working for yourself

Why Lifestyle Business Isn't a Bad Word

It’s a familiar moment. It’s the moment I tell someone that I work for myself. 

“Do you have a startup?"

No. I am building products though. 

“Is it a consulting company?"

Sort of. 

“Do you have employees?"

Nope. Just me. 

“Oh. It’s a lifestyle business.” 

The last response is done with the side tilt nod, the same one reserved for bad news. A pity nod. That somehow my business isn’t real because it's not cool. They assume I’m a low-cost freelancer beholden to whatever company will pay my meager fee.

I got the pity nod a lot when I lived in a startup town. It pissed me off. It still does.

Working for someone else isn't for me and I don’t want to build a huge business with employees. I wear my independence with pride.

One of the biggest work trends in the past ten years has been the rise of alternative employment, particularly having a business. Having a startup or running a consulting business often confers more perceived prestige. It's as if there's something wrong with having a business that supports your lifestyle rather than consumes it. 

Perhaps because it isn't considered cool, the term lifestyle business became derisive, almost an insult. If other businesses were defined like that of lifestyle, they might be called a vanity, grind, greed or “fairy tale” business.

And, running a startup or a consultancy actually offers little true freedom.

When you have a startup you're beholden to your investors. The pressure to deliver, even when most fail, is sky high. 100 hour weeks with little cash in the bank are pretty much a sure thing with a startup. 

Having a consulting business isn't much better. You have to sell enough business to feed your employees — and manage them too. When a slump inevitably hits those margins can become razor thin. Time away becomes scarce and filled with never ending, last minute emergencies.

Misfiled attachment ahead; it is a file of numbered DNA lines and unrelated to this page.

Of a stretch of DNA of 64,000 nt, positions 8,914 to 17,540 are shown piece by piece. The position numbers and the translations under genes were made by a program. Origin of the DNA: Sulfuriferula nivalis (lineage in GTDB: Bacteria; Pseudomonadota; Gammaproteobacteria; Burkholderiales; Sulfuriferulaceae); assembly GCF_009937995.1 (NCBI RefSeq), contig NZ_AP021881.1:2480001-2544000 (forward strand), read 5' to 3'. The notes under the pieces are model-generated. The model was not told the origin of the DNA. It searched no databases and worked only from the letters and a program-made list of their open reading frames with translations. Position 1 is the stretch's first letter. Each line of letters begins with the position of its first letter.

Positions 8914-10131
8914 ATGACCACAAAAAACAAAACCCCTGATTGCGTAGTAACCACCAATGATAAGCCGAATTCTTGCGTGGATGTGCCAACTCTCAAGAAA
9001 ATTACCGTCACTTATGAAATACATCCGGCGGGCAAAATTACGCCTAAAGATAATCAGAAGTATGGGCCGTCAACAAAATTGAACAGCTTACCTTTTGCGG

When we think of lifestyle businesses, a common image is the geographical and schedule freedom with the ability to work wherever and whenever you want. But geography and schedule are just two of the many benefits that come with having this kind of business.

You can use your best skills rather than trying to become well-rounded. Being an expert allows you to serve your clients exquisitely, letting go of work that doesn’t come naturally. It’s not that you don’t work hard to build your skills. Smart independents actually spend up to a quarter of their time leveling up key expertise.

Freedom from face time. When I worked in offices I hated having to demonstrate to people that I was working. Preening around like a circus act proving your worth is downright demeaning. This is true even for remote work. Perception management occupies a great deal of time when you work for others. You can use that extra time to build a product so you have repeatable income.

There’s also client freedom. You can pick and choose who to work with. Gone are the abusive bosses or no say in the clients you work with. If a client steps over a line or even isn’t a good fit, you can fire them.

Having a lifestyle business gives you financial independence — with more freedom. You're not dependent on a company for a paycheck, beholden to whether they deem you worthy for a raise or a promotion. It’s true that it takes time to get this freedom—especially when you’re starting up as an accidental business owner as a result of a layoff. Once you find your rhythm with the business, the upside is huge. When done right, most independents gain a significant pay increase.  

Finally, working for yourself teaches you how to run a business. It gives you skills you’ll always have — like being able to find and deliver your own work. Being empowered to take care of yourself no matter what, is powerful.

You don't need a startup, even this VC agrees, You’re either venture-backed or a lifestyle business: The big lie.

Wear the lifestyle business badge with pride.